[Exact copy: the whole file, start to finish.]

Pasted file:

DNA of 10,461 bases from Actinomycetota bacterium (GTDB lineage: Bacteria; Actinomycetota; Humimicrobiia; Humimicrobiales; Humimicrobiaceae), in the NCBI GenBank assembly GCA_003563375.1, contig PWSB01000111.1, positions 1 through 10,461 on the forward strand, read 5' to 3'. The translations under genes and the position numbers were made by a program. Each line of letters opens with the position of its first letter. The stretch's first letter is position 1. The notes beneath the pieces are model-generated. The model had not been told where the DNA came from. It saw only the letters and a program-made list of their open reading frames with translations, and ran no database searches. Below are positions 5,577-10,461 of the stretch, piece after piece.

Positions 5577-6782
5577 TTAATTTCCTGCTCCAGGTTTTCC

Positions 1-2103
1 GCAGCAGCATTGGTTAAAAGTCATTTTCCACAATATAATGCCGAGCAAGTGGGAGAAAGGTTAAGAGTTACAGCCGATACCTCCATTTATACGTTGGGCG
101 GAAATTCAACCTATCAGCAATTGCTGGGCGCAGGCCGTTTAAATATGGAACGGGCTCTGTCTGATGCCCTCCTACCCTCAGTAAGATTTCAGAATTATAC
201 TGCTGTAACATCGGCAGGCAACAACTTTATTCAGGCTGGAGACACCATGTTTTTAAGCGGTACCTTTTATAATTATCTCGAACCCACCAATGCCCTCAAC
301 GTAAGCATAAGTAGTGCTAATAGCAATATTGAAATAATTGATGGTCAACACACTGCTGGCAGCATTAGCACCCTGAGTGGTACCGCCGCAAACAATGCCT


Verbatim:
DNA of 10,461 bases from Actinomycetota bacterium (GTDB lineage: Bacteria; Actinomycetota; Humimicrobiia; Humimicrobiales; Humimicrobiaceae), in the NCBI GenBank assembly GCA_003563375.1, contig PWSB01000111.1, positions 1 through 10,461 on the forward strand, read 5' to 3'. The translations under genes and the position numbers were made by a program. Each line of letters opens with the position of its first letter. The stretch's first letter is position 1. The notes beneath the pieces are model-generated. The model had not been told where the DNA came from. It saw only the letters and a program-made list of their open reading frames with translations, and ran no database searches. Below are positions 5,577-10,461 of the stretch, piece after piece.

Positions 5577-6782
5577 TTAATTTCCTGCTCCAGGTTTTCC

Positions 1-2103
1 GCAGCAGCATTGGTTAAAAGTCATTTTCCACAATATAATGCCGAGCAAGTGGGAGAAAGGTTAAGAGTTACAGCCGATACCTCCATTTATACGTTGGGCG
101 GAAATTCAACCTATCAGCAATTGCTGGGCGCAGGCCGTTTAAATATGGAACGGGCTCTGTCTGATGCCCTCCTACCCTCAGTAAGATTTCAGAATTATAC
201 TGCTGTAACATCGGCAGGCAACAACTTTATTCAGGCTGGAGACACCATGTTTTTAAGCGGTACCTTTTATAATTATCTCGAACCCACCAATGCCCTCAAC
301 GTAAGCATAAGTAGTGCTAATAGCAATATTGAAATAATTGATGGTCAACACACTGCTGGCAGCATTAGCACCCTGAGTGGTACCGCCGCAAACAATGCCT